CERT CLASSES are 31 hours. This is approximately 11 hours longer than the program presented in Alexandria. "We've added a module on CPR and the Automatic External Defibulator," Mizer said. "It's not necessary to the basic curriculum, but the citizens wanted it."

With the vast ethnic diversity throughout the county, Mizer acknowledged, "We recognize that language is a major issue. That is why each team reflects that particular community."

Schmidt pointed out, "There are more than 2,000 homeowner associations countywide. We hope to work with all of them to strengthen this program," said Mizer

A Citizen Council/Citizen Corps was established by the Fairfax County Board of Supervisors. CERT operates under that umbrella. It is also an element of the Virginia Corps which, in turn, functions as a state element of America Corps/Freedom Corps.

The Virginia Corps has four segments: Volunteer and police services; Medical Reserve Corps, which operates under the State Health Department; Neighborhood Watch Program; affiliated organizations such as Red Cross and Salvation Army; Volunteer Fairfax, a community volunteer coordinating organization; and CERT.

Fairfax County's Citizens Corps and Citizens Corps Council are registered with National Citizens Corps, National Citizens Corps Council, Virginia Corps, and Virginia Citizens Corps Council.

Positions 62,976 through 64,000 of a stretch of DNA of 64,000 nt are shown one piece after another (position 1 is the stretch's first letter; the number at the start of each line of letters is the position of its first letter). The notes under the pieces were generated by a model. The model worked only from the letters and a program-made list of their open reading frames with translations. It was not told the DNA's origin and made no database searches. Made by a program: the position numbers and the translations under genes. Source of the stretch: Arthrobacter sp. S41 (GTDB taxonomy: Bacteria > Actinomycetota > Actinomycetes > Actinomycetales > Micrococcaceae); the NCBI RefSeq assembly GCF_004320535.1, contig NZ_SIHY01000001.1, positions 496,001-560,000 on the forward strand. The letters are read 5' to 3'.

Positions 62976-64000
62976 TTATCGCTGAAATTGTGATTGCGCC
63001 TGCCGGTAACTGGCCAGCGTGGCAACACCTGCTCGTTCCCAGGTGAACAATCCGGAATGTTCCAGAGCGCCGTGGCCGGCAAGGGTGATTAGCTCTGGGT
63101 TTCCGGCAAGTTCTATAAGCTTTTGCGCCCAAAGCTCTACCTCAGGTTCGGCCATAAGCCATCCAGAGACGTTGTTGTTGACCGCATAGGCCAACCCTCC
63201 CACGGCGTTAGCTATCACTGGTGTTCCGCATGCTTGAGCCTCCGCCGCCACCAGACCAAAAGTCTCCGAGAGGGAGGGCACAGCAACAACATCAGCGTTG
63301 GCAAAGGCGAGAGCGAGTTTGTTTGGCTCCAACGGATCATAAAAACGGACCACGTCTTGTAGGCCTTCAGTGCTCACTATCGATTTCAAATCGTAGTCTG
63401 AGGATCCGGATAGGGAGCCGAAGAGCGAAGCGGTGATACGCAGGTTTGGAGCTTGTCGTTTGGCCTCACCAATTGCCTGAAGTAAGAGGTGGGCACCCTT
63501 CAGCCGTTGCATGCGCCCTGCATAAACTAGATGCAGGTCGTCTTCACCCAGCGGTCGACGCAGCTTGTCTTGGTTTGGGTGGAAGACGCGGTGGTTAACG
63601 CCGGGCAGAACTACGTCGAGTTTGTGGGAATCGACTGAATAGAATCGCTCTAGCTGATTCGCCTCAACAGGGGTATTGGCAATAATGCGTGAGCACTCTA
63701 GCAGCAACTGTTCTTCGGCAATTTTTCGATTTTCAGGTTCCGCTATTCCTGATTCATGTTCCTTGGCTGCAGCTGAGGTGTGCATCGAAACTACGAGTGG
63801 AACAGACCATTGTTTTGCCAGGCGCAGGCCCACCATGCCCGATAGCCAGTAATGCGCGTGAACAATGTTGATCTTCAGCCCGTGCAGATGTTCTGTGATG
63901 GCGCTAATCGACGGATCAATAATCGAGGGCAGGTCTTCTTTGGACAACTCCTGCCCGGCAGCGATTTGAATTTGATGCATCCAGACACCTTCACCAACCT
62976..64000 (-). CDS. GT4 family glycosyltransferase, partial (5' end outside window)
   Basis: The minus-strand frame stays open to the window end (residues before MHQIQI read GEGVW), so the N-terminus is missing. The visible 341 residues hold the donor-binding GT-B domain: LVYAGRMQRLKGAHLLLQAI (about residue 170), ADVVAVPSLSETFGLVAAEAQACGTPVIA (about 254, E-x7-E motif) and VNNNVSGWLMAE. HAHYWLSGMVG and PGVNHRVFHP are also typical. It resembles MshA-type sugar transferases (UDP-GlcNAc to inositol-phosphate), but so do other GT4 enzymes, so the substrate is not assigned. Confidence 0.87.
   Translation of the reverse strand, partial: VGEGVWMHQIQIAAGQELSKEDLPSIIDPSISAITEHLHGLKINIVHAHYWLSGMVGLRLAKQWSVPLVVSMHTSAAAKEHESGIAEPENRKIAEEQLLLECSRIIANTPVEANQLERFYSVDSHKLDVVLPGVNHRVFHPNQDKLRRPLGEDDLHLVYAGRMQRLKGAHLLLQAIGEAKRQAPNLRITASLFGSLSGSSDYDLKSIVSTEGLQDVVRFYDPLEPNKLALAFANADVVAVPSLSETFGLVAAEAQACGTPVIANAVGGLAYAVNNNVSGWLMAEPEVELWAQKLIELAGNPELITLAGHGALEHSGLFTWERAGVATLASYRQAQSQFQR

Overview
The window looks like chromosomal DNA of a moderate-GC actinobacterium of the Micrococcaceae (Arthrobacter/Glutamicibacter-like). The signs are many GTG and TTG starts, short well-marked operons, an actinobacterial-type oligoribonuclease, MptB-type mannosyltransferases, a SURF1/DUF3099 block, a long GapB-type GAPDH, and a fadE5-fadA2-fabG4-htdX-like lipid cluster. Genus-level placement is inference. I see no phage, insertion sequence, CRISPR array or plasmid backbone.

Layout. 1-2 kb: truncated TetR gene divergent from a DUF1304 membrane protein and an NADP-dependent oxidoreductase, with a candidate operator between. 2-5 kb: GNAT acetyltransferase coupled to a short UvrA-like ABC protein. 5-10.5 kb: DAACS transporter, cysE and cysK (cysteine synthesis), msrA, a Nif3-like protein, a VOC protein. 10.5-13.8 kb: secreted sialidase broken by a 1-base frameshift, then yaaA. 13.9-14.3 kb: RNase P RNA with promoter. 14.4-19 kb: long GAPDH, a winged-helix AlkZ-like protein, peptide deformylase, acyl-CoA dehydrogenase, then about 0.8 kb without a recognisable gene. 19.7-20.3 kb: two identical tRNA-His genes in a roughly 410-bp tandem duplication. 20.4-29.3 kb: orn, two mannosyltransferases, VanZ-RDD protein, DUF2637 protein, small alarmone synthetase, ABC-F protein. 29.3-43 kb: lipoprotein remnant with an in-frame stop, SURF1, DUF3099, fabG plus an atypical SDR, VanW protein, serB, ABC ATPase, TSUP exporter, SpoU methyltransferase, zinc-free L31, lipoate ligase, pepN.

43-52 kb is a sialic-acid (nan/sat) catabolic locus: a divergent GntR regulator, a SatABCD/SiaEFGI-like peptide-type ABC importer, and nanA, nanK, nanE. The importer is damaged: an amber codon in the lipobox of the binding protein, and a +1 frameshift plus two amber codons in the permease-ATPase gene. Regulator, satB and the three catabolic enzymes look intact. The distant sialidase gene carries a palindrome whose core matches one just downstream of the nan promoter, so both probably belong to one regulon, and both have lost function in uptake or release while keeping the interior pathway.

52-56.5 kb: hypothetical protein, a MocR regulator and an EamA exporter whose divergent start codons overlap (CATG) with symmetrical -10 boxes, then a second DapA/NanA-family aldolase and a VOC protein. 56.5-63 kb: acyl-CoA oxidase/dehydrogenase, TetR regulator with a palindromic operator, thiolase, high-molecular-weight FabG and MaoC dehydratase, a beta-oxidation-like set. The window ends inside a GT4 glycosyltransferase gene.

"We anticipate CERT teams performing non-emergency functions such as volunteering at community activities where they can spread the word about the program," Mizer said. "And, we are looking at teaming up with CERT programs in other areas."

Mizer added, "CERT has only been in operation since March, 2003. The Citizens Council has taken the lead in advertising the program. In going out to civic organizations we have found an increasing interest in the program."

Mizer plans is to expand CERT training into work place environments. "If a business is interested in conducting a CERT training program they can contact me directly," he said. "These classes are geared specifically to the workplace. They include such things as how to evacuate an office complex, particularly a high-rise, and elevator situations."

Schmidt said, "These groups do not take the place of professional first responders. People are learning skills that can help themselves and their families as well as their communities. A lot of the training revolves around life skills."

MOST TRAINING takes place at the Fire and Rescue Training Academy, 4600 west Ox Road. However, some is done in each particular team's community.

Classes are three or four hours one night a week over a period of seven weeks, with one Saturday session. "We try to do it at the convenience of each team. Each class can be tailored to the community's desires," Mizer said.

Graduates receive a green hardhat-style helmet, vest, eye protection goggles, a polo shirt identifying them as a CERT member, and a certificate of graduation. "They also get a certain level of equipment," Mizer said. The next graduation is set for March 20, at the Academy.

"We work through the Virginia Department of Emergency Management. We are all linked to exchange information and comparisons. All our instructors are highly qualified," he assured.

Like Buckley, Ennis is staying active in the program to keep her skills honed. "I'm volunteering as a "victim" in the present class. And, the Herndon group is meeting every other month," she said.

Those interested to learn more about CERT can log onto the website at www.fairfaxcountycitizencorps.org or www.volunteerfairfax.org.